The Siuslaw School District (SSD) in Florence is blessed with beautiful Oregon Coast scenery. But this small rural Lane County school district is stricken with poverty, and many students are disadvantaged concerning availability to internet connectivity and digital devices.
When COVID-19 struck, many SSD students didn’t have the technical resources for the virtual learning the pandemic required. Fortunately, the SSD community rose to the challenge.
“One big difference between urban or rural, is that we have a whole lot of places in our area that don’t have any internet at all,” says SSD Board member Suzanne Mann-Heintz. “You know, they’re too far out. Whereas most places in Eugene and Springfield do have internet.”
A First Book COVID-19 Response Survey says that as of May 2020, 40 percent of students in Oregon were without reliable internet, and 37 percent lacked devices needed for remote learning. SSD is no exception. First Book is a nonprofit organization that provides resources to schools and educational programs to help disadvantaged children. According to SSD’s food service supervisor about 72 percent of SSD’s families are on free and reduced lunches.
Florence’s Siuslaw News reported that in August 2020, SSD received the Creating Learning Connections corporate grant which included $4,000 and 350 Google Chromebooks. This helped many students, but it wasn’t enough to cover SSD’s needs.
Lane Education Service District (LESD) business director Dave Standridge says its funds are typically calculated by enrollment, but he says there are other government finances available, called Title I funds. “There are poverty factors that weigh into it to receive additional funding,” Standridge says. Title I funds give financial assistance to local educational agencies and schools with high numbers or high percentages of children from low-income families.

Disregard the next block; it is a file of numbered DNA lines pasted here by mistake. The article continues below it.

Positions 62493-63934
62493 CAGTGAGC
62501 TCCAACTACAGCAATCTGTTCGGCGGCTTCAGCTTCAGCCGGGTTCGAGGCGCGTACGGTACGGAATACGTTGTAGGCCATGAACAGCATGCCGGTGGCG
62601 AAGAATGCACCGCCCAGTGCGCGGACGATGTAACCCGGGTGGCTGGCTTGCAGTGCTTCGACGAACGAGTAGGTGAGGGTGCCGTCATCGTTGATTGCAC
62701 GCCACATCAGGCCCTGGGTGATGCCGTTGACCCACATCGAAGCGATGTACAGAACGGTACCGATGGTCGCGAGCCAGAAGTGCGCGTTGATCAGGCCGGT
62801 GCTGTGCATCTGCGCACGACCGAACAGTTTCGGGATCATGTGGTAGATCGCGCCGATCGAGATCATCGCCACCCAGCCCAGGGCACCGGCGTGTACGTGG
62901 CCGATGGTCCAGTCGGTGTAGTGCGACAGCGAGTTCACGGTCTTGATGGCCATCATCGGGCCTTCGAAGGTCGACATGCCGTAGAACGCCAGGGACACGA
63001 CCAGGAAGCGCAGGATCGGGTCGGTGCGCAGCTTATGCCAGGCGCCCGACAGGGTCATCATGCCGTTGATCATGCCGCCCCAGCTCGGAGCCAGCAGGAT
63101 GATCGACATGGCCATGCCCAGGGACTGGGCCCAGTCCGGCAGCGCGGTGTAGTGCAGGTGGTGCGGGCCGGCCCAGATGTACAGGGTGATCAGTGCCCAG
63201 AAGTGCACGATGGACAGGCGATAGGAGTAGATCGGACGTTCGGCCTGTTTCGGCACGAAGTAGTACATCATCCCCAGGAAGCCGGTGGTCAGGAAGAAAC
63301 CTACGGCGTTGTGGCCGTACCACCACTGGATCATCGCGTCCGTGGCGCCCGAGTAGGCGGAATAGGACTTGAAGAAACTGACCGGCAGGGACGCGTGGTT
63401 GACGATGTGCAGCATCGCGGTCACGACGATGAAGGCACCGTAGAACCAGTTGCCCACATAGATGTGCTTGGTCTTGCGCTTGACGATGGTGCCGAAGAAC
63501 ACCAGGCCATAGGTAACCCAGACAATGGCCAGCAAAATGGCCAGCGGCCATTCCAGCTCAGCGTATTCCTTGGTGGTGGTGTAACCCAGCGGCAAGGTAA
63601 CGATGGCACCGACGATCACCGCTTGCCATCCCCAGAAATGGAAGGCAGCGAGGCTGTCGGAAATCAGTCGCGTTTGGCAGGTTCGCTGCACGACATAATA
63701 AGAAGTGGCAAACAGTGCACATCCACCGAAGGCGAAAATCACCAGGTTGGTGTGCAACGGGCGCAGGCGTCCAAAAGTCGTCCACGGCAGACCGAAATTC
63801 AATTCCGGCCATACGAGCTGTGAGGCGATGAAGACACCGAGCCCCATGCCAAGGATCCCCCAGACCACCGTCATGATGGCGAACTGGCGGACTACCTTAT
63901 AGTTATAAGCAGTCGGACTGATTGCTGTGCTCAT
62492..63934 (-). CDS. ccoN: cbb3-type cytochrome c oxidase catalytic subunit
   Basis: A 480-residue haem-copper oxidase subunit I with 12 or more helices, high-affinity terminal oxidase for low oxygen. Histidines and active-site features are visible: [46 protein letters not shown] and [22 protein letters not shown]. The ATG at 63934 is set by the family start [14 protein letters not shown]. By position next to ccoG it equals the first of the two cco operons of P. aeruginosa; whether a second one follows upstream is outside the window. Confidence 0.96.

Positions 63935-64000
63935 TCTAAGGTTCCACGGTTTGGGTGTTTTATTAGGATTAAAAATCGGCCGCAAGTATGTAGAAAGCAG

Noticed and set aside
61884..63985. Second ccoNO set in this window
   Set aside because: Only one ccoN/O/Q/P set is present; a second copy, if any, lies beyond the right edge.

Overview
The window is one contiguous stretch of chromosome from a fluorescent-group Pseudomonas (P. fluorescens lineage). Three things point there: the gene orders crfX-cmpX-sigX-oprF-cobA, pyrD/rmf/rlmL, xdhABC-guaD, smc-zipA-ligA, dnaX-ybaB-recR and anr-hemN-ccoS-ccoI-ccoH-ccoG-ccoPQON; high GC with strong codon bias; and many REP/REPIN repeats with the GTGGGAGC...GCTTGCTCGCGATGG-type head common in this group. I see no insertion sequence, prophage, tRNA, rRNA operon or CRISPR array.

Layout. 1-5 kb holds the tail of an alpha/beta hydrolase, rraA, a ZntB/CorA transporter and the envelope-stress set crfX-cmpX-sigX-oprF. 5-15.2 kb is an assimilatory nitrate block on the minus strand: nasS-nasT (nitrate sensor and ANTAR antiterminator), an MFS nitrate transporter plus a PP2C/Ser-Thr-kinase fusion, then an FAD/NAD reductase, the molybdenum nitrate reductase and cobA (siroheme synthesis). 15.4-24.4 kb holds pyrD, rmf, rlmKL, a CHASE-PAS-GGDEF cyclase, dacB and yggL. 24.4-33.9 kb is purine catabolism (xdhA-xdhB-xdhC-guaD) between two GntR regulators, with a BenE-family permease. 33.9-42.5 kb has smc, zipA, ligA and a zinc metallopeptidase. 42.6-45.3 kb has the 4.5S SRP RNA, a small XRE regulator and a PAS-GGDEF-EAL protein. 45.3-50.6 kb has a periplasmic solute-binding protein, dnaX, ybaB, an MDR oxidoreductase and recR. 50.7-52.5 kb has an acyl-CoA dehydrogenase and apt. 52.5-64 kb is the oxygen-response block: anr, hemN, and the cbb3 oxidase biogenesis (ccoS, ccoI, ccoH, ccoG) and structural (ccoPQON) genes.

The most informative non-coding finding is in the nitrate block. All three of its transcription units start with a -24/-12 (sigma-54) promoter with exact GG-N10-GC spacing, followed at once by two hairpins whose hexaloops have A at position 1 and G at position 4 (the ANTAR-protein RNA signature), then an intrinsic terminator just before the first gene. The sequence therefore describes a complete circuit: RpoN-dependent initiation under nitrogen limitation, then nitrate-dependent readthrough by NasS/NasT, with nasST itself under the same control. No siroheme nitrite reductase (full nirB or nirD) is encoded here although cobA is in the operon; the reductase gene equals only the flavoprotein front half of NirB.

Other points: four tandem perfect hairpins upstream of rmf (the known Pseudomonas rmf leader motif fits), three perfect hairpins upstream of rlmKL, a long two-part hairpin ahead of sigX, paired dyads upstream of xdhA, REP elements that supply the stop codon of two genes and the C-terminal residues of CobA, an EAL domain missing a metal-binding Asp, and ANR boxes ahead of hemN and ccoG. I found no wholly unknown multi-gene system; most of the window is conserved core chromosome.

SSD received approximately $600,000 in Title I funds for the 2019-2020 school year and received about $800,000 through Coronavirus Aid, Relief and Economic Security Act (CARES Act) in late 2020.
Because of those funds, Mann-Heintz says SSD was able to help students access wifi using devices called mobile hotspots that convert cellular connections into wifi signals and allow students to use the internet if they don’t have it at home.
“We have a number of students who we’re helping subsidize their internet expenses so they can access the distance learning programs,” Mann-Heintz says. “And we have some students who don’t have internet where they are, so we have hotspots that we can loan to those families.”
Siuslaw Elementary School opened for hybrid learning Feb. 22. SSD’s middle and high school began hybrid learning on March 8, according to SSD’s website. The hybrid learning model combines smaller in-person classes with online classes.
Regarding LESD’s funding, SSD’s Business Manager Kari Blake says she doesn’t believe there’s inequality between funds allotted to Eugene and Siuslaw school districts. “They get a portion of the state school fund, and that gets allocated to their districts,” Blake says. “Our superintendent sits on their board and has voting rights to how these dollars will be spent.”
As for corporate grants, it’s different.
“I think that there are some funding opportunities that smaller schools miss the boat on because of the size of the school districts,” Mann-Heintz says. “Luckily, a lot of foundations and organizations are acknowledging the need for specific funding for regions with higher numbers of children with special needs and children with economic impact problems.”
SSD used grant funds to purchase needed Chromebooks for students’ home-use and have already been stockpiling.
“For the last eight years or so we’ve been trying to add to our Chromebooks so that we would have adequate numbers for our classrooms,” Mann-Heintz says. “At this time, we do have a Chromebook for every student, and that’s a pretty big deal.”